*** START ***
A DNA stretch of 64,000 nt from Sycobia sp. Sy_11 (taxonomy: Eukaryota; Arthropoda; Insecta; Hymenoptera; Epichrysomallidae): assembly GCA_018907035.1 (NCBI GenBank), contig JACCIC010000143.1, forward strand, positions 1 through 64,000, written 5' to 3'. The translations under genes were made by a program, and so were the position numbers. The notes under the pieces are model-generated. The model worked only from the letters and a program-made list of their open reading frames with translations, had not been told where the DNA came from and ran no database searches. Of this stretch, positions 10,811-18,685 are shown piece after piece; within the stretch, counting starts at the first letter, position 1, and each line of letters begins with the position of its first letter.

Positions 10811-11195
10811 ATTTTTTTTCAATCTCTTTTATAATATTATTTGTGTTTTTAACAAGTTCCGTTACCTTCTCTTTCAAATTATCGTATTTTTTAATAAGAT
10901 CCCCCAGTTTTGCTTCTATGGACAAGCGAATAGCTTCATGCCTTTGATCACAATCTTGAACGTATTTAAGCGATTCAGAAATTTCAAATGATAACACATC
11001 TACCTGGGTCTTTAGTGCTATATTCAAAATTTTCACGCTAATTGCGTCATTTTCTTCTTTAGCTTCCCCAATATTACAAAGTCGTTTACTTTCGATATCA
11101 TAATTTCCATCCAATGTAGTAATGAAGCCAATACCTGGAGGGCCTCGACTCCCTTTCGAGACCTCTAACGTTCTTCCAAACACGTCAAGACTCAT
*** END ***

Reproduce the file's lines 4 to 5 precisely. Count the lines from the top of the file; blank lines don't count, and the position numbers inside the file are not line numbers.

10901 CCCCCAGTTTTGCTTCTATGGACAAGCGAATAGCTTCATGCCTTTGATCACAATCTTGAACGTATTTAAGCGATTCAGAAATTTCAAATGATAACACATC
11001 TACCTGGGTCTTTAGTGCTATATTCAAAATTTTCACGCTAATTGCGTCATTTTCTTCTTTAGCTTCCCCAATATTACAAAGTCGTTTACTTTCGATATCA